Joining the dots, I assume then that Oude Sauce would be spicy in a Northern Indian cuisine style, possibly with spices such as chilies, cumin, turmeric, garlic, ginger, coriander.

Sauce recipes, then as now, are typically not divulged..   While the ingredients for the generic Worcestershire sauce are known and include such items as barley malt vinegar, molasses, anchovies, tamarind extract, garlic, spices, which may include cloves, soy, lemons, the precise recipe for Lee and Perrin’s Worcestershire Sauce from 1835 is still a closely guarded secret after more than 200 years.   Tabasco Sauce, another well-loved spicy condiment, has been made in Louisiana in the United States since 1868 by the same family business.  The spice business and extraction of flavours from herbs and spices has been commercially active since the 18th century in line with the illustrated sauce labels.

McCormick is another maker of condiments in the United States that has been in this business since 1889.   The company has established a McCormick Science Institute (MSI).   “The MSI research program sponsors research which is focussed on advancing the scientific study of the health enhancing properties of culinary herbs and spices in areas which are considered to have the potential to impact public health.  MSI released a research paper in March 2018 identifying how herbs and spices increase the liking and preference for vegetables among rural high school students.”  Marco Polo and other early explorers would be pleased!

Thinking about the silver sauce labels on the condiment bottles on the 18th and 19th century dining tables, I wonder about the wine selection in those days to accompany foods using these sauces, especially the spicy ones.

No doubt the advice would be similar to that offered today.   For example, with a curry dish, I might consider a chilled white wine such as pinot gris or perhaps a gewürztraminer:  among rosé wines, I might consider a lightly chilled wine, but not too floral, a Côte de Province appellation comes to mind.   Among red wine choices, considering a lighter red wine and staying away from too tannic a wine would be a good idea to complement the spicy notes of the food.   Côte du rhône, Gigondas come to mind or perhaps an Alsace Pinot Noir.   I could apply these considerations to wines from other parts of the world in making a choice of wine to accompany a spicy food dish.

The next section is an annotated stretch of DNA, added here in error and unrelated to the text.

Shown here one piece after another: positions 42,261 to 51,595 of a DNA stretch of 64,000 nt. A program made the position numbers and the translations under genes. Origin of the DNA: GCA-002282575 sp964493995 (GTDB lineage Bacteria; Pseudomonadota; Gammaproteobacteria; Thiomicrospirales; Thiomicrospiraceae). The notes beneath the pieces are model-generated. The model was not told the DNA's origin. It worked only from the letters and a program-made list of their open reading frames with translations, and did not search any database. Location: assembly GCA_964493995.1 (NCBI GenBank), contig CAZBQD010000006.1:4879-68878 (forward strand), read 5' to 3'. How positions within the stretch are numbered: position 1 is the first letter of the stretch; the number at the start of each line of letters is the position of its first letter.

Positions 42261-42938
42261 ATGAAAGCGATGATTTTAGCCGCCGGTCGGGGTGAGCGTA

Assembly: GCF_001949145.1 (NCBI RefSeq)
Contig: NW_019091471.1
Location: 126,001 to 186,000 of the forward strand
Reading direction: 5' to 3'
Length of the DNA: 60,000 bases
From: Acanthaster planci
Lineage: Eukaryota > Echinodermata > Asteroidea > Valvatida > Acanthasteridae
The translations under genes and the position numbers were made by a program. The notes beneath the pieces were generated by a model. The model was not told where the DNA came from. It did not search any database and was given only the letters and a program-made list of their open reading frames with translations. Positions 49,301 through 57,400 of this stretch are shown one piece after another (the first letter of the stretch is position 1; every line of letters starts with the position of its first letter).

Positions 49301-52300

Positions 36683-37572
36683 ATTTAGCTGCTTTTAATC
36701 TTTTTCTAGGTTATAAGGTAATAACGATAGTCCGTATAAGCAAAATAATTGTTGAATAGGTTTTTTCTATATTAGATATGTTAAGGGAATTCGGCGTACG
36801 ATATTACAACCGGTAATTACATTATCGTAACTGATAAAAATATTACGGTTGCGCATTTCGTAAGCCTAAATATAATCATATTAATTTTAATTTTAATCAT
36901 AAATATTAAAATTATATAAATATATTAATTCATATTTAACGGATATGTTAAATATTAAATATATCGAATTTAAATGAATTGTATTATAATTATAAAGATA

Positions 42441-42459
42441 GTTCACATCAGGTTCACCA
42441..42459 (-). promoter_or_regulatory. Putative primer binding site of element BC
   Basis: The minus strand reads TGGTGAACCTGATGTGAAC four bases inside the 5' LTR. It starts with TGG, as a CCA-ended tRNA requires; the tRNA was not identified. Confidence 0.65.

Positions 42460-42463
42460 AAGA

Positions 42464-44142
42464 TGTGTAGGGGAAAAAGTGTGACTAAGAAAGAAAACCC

Viewing these 18th and 19th century silver sauce labels opened up a Pandora’s box of questions for me,  as the unknown name of Oude particularly caught my eye.  So much history and information evoked by a small, beautiful example of silver craftsmanship from over 200 years ago.

References:  websites for:  McCormick and the McCormick Science Institute, Hampshire Cultural Trust/Allen Gallery,  British Library.  Christopher-Columbus.eu, Lee and Perrin, Crosse and Blackwell, Tabasco.

Christmas Wrappings 2016

Life is to be lived forward, helped by looking backward from time to time.

This seems to be the common wisdom, certainly if one looks at all the retrospectives written around this time of year.    Whether we learn anything by looking backward and attempt to apply the lessons to the future is another matter…

What’s this got to do with writing a blog about wine and how it opens the door to other related and interesting subjects?

Well, I guess my aim is to deepen and broaden my knowledge about wine and then express it in different ways.

This year I pushed the envelope with three different initiatives:

  •  I gave a brief presentation to an interested group about antique Madeira wine labels in the context of social history,